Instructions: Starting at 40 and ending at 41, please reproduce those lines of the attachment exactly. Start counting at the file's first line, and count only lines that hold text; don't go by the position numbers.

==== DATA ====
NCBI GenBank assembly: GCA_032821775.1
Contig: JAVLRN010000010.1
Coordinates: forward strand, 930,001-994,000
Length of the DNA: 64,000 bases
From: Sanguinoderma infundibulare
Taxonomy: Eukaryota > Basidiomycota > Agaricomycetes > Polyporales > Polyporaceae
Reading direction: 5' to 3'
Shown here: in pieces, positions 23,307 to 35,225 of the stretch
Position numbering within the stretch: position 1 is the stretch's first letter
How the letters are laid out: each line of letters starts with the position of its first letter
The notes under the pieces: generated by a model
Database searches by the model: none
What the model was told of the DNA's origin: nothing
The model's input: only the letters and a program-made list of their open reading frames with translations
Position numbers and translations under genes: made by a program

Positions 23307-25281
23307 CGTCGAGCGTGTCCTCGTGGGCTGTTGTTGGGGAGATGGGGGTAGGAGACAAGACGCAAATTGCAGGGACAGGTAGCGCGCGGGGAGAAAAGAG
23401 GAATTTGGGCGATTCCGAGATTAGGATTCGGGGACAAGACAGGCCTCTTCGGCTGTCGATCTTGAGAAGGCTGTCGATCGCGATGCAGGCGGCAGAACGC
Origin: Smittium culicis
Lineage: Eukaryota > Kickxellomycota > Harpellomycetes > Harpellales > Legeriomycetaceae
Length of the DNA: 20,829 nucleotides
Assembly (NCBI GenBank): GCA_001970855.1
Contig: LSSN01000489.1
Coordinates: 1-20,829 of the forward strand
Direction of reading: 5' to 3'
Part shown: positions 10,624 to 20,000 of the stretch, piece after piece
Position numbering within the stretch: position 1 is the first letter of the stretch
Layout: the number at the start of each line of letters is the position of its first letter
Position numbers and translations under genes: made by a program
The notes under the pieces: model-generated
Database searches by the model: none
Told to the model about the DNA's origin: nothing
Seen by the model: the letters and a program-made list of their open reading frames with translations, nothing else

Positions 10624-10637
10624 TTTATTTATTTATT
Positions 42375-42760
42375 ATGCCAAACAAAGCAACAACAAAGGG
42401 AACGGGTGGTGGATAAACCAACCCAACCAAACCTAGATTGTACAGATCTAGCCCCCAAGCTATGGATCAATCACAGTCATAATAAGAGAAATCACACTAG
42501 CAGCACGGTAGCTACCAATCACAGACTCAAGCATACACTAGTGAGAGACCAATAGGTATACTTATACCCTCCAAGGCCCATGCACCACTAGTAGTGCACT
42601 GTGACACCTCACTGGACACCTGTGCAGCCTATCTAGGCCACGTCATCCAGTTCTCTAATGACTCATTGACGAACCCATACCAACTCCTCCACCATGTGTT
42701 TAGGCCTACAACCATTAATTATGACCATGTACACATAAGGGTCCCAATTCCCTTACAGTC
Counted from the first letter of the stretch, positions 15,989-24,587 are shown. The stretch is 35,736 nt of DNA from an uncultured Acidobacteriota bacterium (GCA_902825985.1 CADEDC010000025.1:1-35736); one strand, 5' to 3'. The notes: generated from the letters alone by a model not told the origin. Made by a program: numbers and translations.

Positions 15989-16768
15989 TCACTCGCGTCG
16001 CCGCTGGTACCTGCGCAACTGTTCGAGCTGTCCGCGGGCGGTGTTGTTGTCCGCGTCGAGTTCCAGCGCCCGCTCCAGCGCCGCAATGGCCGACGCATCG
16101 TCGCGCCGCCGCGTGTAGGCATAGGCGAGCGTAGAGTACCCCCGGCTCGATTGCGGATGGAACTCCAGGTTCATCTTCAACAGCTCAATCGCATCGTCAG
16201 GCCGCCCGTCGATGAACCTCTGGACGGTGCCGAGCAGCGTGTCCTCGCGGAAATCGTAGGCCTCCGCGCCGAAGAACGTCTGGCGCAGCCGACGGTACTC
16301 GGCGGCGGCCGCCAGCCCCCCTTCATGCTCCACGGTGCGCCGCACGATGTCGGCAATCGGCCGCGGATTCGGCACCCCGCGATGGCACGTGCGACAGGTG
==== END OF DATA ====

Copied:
42601 GTGACACCTCACTGGACACCTGTGCAGCCTATCTAGGCCACGTCATCCAGTTCTCTAATGACTCATTGACGAACCCATACCAACTCCTCCACCATGTGTT
42701 TAGGCCTACAACCATTAATTATGACCATGTACACATAAGGGTCCCAATTCCCTTACAGTC